‘It’s not a big deal’
‘How’s Ryan doing?’ I’m chatting with my friend over hot chocolates in a cosy Melbourne café. Ryan is her son. He’s 8 – my favourite age for kids. They are past the diaper, tantrum and egocentric stages. And not yet into the teenage attitude and boredom with everything stage.
‘He’s doing great at school, and he’s playing soccer this season.’
‘How’s his team doing?’
‘Oh they don’t keep score at that age.’ My friend delivers it with nonchalance, like it’s common knowledge.
‘What?!’ I splutter on my drink.
‘They just want kids to focus on having fun. And losing hurts their self esteem.’ I sat in stunned silence.
‘It’s no big deal.’ She moves the conversation along. ‘So, what movie did you want to watch later?’
To me, not scoring is a very big deal. As an athlete, scoring – and winning and losing – are an integral part of the game. And a valuable part, even for kids. Perhaps especially for kids.
Post coffee catch-up, a little more research showed me that doing away with scoring is becoming a common trend across a number of sports, both in schools and in sports leagues. Thousands of kids up to age 12 are playing sports where goals, baskets, points and scores are not tallied.
My first lessons in scoring
At 8 years old, the same age as Ryan, I competed in my first National Trampoline Championships. Only 5 athletes qualified for the under 11 age group. I was the youngest, and a newly minted state champion.
My parents were so proud to be there. I remember my dad fiddling to set up the video camera to capture my routines. He promised me a giant chocolate freddo frog for after I competed. My mum’s hands were shaking so much she couldn’t drink her coffee. The venue, like many other sporting halls around the world was cold, drafty and needed a good coat of paint. It was filled with hundreds of athletes and coaches in the standard sporting tracksuits, each one differentiated only by their state colours.
My coach led me over to the trampoline to compete. She squatted down to my eye level.
‘Remember to point your toes. And present to the judges before you start,’ she spoke last minute advice. ‘Good luck.’
I jumped and flipped and pointed my toes with every bit of effort I had. Routines I had practiced hundreds of times in training. Even at that age I knew what it meant to work hard – gymnastics teaches you that.
And I came last.
I sobbed in my dad’s arms for a long time after they announced the results. Even chocolate couldn’t cheer me up – I didn’t feel like I deserved it. It’s a painful memory, and one I never would have experienced if they didn’t keep score.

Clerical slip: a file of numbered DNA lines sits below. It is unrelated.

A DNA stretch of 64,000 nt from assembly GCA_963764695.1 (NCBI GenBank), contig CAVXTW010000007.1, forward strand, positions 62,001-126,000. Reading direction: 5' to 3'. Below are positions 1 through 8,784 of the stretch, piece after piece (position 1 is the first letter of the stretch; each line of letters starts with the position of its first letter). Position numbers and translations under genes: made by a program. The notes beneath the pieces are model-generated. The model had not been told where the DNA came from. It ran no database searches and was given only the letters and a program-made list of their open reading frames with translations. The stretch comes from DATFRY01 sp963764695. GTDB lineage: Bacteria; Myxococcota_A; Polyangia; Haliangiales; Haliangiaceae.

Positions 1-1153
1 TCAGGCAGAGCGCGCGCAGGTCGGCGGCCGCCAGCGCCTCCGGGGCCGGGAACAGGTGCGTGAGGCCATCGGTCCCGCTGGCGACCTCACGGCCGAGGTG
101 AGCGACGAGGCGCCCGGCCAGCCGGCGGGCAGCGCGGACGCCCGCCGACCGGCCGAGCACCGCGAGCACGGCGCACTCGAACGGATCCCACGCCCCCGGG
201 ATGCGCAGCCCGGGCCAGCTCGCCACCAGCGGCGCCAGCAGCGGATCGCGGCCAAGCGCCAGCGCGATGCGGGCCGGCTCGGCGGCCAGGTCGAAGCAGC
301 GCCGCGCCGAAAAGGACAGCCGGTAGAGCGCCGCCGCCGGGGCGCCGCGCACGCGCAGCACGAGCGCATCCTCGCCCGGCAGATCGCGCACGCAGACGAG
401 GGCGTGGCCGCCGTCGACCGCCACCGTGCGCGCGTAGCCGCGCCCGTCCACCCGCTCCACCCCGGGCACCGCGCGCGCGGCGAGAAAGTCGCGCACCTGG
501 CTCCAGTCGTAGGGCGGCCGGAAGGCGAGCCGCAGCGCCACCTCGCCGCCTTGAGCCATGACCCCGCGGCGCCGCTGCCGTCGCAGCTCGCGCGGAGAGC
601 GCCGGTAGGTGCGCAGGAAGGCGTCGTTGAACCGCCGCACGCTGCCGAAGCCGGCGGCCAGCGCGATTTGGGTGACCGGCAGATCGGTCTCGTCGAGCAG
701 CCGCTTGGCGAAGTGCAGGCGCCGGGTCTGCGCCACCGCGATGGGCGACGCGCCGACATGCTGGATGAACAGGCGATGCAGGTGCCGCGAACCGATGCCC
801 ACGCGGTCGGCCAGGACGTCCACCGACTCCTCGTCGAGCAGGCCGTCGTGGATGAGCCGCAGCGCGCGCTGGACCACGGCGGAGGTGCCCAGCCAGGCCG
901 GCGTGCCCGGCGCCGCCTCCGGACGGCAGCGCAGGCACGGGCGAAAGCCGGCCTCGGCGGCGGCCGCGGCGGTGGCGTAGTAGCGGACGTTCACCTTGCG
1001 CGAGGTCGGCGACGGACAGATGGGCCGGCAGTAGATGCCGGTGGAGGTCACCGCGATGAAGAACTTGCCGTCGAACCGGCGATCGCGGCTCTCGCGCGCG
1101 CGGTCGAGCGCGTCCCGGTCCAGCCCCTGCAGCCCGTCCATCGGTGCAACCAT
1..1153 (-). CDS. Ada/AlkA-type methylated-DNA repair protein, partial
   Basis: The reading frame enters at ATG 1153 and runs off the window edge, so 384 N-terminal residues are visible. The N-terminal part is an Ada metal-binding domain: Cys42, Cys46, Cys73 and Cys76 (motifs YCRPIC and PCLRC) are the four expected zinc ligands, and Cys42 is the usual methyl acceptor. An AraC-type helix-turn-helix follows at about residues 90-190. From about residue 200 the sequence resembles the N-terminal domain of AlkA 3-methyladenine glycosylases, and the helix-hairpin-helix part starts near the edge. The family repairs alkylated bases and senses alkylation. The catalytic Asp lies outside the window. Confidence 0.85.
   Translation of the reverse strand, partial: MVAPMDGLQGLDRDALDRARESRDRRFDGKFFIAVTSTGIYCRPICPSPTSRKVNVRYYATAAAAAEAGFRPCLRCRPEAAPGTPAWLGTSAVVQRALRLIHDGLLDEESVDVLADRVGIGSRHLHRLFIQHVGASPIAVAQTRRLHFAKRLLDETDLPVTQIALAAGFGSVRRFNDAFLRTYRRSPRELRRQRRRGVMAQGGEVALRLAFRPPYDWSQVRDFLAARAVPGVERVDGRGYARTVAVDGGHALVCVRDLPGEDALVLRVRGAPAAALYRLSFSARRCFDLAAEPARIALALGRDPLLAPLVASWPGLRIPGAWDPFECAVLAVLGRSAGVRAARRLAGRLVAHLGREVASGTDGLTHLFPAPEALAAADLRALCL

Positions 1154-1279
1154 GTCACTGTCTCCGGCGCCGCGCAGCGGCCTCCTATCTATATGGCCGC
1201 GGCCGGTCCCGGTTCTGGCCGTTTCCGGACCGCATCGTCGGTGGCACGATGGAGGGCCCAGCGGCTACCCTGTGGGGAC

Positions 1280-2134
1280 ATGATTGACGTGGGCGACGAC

But it’s also a memory that led to other memories. The next year I worked even harder. I begged my coach to teach me new, scary skills. And, fuelled by the feeling of that loss, the next year, I stood on top of the podium. When my dad handed over the giant chocolate freddo, I took it with pride.
I went on to win the National Championships for another 12 years in a row.
So to me, losing is just as important as winning. And taking the opportunity to experience either of these away from kids is something we shouldn’t do.
10 more reasons to keep score:
1. Scoring prepares us for the world
We give grades in school, we rank people in performance reviews, we promote only selected people, we compete for sales and jobs and contracts. Most of what we do in life has a competitive aspect and we need to prepare kids for it.
2. Scoring teaches us the sport
Without a score, the game is just a sequence of events. There are no consequences, and thus no way of judging whether your actions as a player were good or bad. The way many games are played can also change with the score line and the clock – intensity changes, whether you are focusing on offence or defence, and even configurations (think ice hockey where you might take the goalie off the ice to add another offensive skater in a last ditch attempt for a goal). Without a score, kids don’t properly learn all of these elements of a sport.
3. Scoring helps organise the league
From a purely practical standpoint, ranking teams based on their performance helps league organisers create a fixture that is fair and competitive. Scoring teams allows the creation of different divisions so that kids consistently get to play teams similar to their ability levels – rather than smashing, or being smashed, by an opponent of vastly different skill levels.
4. Scoring (plus good parenting / coaching) teaches humility
Sport is the perfect place to teach kids how to win with humility, and lose with grace. My parents and coaches drummed into me that no matter how disappointed I was I always had to congratulate the winner. And if I happened to be the winner, then I had to graciously acknowledge what my opponents did well. Sport is the arena in which kids feel some of their strongest emotions, so if you can learn to display humility on the field, it will carry over to the classroom, the workplace and relationships. Part of the argument for abolishing scoring is that we don’t like to see unsportsmanlike behaviours on the field. I’d argue that this is exactly where we need to be teaching sportsmanlike behaviour – our kids can’t get through life without it.